The Supreme Court on Monday issued a notice to the Defence Ministry on a plea seeking a ban on sahayak system in the Army whereby lower rank staff is forced to do domestic and menial work for seniors.
The petition was filed by a journalist booked under Official Secrets Act (OSA) by Nashik police in connection with the suicide of Lance Naik Roy Mathew who figures in her sting video related to the controversial sahayak(buddy) system in the Army.
She moved SC against the misuse and abuse of OSA. The journalist, who has challenged the FIR, also sought guidelines from the apex court to prevent abuse of OSA.
'SAHAYAK SYSTEM IS A MALPRACTICE'
"The sahayak or buddy system within the Army is a malpractice and has nothing to do with Official Secrets Act," senior advocate Gopal Subramanium, who appeared for petitioner and journalist told a bench headed by Justice Chelameswar.
The journalist had shot the sting video in which Mathew talks against the sahayak system in Army. After the release of the video, Mathew allegedly committed suicide. She has also sought a probe into his death. Says the petition filed through advocate Anindita Pujari: "Such FIRs not only impinges upon fundamental rights but also journalistic freedom."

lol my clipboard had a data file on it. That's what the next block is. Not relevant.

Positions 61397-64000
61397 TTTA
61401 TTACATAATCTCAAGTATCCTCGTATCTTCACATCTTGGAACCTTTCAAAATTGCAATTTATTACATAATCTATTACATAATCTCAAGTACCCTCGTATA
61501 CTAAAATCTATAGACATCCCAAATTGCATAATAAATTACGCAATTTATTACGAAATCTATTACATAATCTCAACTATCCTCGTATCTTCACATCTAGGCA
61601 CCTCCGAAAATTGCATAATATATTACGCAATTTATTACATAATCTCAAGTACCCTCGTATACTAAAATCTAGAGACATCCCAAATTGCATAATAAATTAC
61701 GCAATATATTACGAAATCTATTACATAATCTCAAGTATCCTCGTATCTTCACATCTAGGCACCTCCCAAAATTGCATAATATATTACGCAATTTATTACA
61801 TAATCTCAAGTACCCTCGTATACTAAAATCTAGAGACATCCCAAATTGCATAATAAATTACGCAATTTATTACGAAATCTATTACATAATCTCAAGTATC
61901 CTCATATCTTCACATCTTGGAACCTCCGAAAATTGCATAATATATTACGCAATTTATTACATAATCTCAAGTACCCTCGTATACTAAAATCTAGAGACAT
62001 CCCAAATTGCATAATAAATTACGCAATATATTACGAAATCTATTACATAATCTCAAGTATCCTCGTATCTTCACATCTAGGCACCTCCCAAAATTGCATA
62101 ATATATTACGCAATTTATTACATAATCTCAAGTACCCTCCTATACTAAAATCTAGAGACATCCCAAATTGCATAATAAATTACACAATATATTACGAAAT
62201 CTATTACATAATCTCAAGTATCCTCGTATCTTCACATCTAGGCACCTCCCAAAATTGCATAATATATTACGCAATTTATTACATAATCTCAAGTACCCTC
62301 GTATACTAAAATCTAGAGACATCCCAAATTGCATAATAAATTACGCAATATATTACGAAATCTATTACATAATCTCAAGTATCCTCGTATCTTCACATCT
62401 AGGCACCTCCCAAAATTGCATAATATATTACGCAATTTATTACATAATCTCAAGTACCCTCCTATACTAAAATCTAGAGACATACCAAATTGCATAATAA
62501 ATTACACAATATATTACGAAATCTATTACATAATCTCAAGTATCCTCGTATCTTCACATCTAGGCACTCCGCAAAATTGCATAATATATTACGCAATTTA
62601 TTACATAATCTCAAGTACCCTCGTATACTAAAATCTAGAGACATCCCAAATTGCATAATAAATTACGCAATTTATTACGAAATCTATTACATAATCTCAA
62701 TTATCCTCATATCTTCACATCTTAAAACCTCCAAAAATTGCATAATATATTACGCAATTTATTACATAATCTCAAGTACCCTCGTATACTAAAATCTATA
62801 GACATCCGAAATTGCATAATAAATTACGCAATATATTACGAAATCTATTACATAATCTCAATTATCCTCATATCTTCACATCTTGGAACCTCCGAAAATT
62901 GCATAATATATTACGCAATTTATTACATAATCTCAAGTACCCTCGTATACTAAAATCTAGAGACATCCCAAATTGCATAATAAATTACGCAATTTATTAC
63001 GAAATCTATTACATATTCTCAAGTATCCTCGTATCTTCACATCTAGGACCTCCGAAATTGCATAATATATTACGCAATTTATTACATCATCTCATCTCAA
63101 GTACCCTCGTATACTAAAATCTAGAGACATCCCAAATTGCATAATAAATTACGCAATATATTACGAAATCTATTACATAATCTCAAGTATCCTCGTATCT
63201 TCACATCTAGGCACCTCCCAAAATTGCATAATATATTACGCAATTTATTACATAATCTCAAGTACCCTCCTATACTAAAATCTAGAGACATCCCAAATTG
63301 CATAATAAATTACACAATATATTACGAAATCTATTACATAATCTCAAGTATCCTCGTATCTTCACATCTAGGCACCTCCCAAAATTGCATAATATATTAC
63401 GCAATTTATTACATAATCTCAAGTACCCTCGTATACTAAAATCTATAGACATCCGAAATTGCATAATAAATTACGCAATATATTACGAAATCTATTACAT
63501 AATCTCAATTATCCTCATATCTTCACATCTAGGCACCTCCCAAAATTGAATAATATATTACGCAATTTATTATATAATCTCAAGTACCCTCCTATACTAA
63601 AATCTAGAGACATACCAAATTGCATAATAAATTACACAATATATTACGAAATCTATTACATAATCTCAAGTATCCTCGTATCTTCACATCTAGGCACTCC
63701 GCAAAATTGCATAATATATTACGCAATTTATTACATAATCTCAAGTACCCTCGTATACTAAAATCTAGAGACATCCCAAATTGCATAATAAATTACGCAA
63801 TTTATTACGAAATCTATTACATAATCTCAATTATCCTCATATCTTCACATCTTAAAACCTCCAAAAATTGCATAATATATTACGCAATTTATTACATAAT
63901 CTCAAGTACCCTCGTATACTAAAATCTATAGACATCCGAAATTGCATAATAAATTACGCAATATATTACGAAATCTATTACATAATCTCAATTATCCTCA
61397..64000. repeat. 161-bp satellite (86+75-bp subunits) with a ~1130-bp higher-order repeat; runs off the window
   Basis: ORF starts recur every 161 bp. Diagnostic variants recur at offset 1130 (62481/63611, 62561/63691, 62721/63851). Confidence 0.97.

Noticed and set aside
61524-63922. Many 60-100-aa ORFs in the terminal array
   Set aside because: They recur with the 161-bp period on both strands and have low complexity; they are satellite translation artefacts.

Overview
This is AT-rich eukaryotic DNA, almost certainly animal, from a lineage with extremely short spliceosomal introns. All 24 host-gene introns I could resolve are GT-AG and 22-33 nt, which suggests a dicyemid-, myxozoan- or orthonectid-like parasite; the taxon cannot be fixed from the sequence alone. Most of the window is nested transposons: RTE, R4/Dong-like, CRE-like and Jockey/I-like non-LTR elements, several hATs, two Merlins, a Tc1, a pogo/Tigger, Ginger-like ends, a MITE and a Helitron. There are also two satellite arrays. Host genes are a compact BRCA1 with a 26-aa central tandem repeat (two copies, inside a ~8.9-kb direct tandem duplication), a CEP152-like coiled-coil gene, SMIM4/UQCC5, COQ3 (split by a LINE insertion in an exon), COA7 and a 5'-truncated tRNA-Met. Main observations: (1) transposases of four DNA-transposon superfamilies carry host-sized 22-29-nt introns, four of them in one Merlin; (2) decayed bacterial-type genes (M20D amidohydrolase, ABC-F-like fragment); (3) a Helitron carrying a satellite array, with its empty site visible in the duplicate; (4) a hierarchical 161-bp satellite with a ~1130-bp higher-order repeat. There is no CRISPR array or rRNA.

The plea said: "The Army and its personnel, being citizens of India, are under equal constitutional obligation and duty to protect and promote a fair system of administration of justice through an unimpeded investigation and cannot be a party to its undermining and destruction in order to ward off scrutiny of any wrongdoings by its delinquent officers by journalists or responsible citizenry, by seeking to invoke draconian provisions of the OSA and the IPC."
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